The Opposition are pretty realistic and do not think that the clause will survive the parliamentary process in its current form. It would save a lot of time if the Minister was to indicate now that he had taken note of the many concerns expressed and that things will change. However, as the clause remains on the face of the Bill, we will have to go through the long and important reasons why it will not be able to stand in its existing form. The Minister will continue to defend the indefensible until it no longer needs to be defended.
We have heard evidence as to why the powers in the clause are not needed and, indeed, why the Secretary of State would not want such powers. Again, we are trying to help the Minister and his Department out by pointing out some of the pitfalls. The clause really is the total antithesis of everything this Bill is supposed to be. The Minister has told us many times that he wants to take a permissive approach, but the truth, as exposed by this clause, is that being permissive is okay until it is not, and then we have the power grab, the micromanagement and the sound of bedpans dropping all the way up to the Secretary of State’s desk. That is the logical conclusion of the clause.
“There is widespread support for most aspects of the government’s NHS reforms, but the one area we continue to get real concern over is the proposal to extend ministerial control over changes to local services…the risk with this element of the Bill is that we will end up with more politically motivated decisions which erode the NHS’ clinical independence.”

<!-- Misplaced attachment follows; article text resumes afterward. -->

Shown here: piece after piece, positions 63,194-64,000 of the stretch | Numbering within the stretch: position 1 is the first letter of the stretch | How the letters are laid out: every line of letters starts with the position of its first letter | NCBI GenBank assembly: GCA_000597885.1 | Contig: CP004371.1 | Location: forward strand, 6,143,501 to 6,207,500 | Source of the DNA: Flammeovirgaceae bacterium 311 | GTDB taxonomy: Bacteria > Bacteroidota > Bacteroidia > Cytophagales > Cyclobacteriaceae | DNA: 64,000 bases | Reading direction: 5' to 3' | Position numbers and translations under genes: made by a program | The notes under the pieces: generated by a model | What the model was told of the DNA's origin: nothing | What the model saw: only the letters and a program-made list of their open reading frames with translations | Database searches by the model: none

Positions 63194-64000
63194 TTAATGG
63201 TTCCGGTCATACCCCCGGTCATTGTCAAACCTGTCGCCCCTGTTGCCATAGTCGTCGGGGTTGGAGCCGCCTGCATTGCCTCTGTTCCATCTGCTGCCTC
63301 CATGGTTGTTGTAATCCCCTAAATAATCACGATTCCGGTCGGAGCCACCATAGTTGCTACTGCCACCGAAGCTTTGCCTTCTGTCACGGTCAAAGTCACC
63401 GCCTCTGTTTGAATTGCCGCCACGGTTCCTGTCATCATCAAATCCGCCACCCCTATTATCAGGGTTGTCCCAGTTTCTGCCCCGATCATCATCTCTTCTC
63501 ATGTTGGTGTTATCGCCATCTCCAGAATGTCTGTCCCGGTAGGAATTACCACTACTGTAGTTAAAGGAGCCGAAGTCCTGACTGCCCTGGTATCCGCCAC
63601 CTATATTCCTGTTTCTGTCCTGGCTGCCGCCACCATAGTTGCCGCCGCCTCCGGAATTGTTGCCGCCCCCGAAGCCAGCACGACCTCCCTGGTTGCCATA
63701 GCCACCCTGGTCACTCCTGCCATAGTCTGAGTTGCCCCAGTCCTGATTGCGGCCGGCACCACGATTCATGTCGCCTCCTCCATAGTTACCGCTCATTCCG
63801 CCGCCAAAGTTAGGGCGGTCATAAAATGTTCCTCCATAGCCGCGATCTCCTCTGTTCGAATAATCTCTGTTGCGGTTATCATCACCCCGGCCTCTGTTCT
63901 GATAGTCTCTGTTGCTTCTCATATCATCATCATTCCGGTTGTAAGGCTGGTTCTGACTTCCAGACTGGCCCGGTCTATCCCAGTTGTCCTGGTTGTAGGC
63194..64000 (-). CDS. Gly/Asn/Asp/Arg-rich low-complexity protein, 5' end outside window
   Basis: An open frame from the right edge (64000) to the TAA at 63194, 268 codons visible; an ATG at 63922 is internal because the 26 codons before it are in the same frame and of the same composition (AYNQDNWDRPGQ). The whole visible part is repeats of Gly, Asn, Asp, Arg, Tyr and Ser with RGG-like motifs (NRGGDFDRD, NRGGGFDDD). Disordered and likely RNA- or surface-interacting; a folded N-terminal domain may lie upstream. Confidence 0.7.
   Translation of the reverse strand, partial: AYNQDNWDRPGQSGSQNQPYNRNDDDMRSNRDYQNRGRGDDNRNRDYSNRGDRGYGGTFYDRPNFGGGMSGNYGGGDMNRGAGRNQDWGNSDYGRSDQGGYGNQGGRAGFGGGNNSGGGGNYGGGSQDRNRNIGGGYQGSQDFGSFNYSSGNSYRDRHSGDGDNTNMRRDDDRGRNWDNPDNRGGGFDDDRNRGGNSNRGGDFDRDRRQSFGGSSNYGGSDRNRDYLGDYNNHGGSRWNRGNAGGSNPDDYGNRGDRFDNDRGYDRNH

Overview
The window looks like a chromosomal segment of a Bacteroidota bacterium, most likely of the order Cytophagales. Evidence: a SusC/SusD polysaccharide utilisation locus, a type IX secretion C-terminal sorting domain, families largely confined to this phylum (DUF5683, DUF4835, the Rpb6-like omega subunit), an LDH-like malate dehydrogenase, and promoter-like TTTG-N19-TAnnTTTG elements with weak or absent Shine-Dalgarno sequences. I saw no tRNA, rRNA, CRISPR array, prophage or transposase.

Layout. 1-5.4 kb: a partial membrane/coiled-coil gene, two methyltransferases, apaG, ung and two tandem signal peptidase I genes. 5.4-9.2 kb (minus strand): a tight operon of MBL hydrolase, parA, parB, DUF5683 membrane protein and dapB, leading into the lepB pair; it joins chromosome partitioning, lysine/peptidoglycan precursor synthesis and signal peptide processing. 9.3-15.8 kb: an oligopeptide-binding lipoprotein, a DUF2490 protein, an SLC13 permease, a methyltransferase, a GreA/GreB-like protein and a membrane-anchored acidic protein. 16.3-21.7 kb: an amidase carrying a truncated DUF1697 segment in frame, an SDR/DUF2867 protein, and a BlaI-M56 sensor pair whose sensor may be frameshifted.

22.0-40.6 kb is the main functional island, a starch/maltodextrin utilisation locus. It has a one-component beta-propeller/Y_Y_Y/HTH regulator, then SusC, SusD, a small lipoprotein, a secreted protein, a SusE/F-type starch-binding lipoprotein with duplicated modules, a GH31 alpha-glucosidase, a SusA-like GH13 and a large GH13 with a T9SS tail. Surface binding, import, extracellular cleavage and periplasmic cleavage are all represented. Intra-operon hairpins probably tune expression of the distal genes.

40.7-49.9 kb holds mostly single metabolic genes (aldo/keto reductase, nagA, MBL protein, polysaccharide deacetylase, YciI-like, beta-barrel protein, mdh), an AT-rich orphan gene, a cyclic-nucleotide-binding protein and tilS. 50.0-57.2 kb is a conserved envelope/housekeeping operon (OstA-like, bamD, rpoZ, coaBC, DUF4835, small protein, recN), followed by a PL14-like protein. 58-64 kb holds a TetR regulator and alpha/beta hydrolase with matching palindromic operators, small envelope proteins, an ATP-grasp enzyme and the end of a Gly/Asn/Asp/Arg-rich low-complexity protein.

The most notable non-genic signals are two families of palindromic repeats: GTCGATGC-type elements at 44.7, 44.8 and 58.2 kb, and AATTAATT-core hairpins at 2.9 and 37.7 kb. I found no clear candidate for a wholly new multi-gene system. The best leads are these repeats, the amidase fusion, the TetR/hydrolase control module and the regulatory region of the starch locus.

And in his evidence session, he said:
“We think the system, as it is, is not perfect but works pretty well. For the Secretary of State potentially to be embroiled in making decisions not just about major reconfigurations, but really relatively minor reconfigurations runs the risk not only of delaying necessary changes in the system, but of putting less emphasis on the views of local people and of clinical advice.”—[Official Report, Health and Care Public Bill Committee,
He went on to say that
“the powers of reconfiguration are the Achilles heel. I appeal to you to recognise that that is unnecessary and goes against the spirit of the Bill.”––[Official Report, Health and Care Public Bill Committee,
We certainly agree with that, although we would say that there is more than one Achilles heel in the Bill. I do not know how many heels there can be in one Bill, but there is certainly more than one.
Saffron Cordery of NHS Providers said:
“The other thing to say is that, often, Secretary of State powers may seem like small elements, but taken together, the cumulative impact can be seen to erode that local accountability. We would hope, whatever happens, that if someone has an issue with ear wax removal, they speak to someone at the most appropriate level to get something done. That is what subsidiarity is about: the delegation of powers to the most appropriate level, and it is really important. It is also important for accountability, because you cannot have a Secretary of State saddled with taking a thousand tiny decisions in an organisation and a system as complex as the NHS. That is one of the challenges of this local reconfiguration issue that is arising.”––[Official Report, Health and Care Public Bill Committee,
“The other concern is about the local reconfigurations. We know how politically sensitive these things can be. We would not want the Secretary of State to have disproportionate powers in those arrangements, which will often be more susceptible to political influence.” ––[Official Report, Health and Care Public Bill Committee,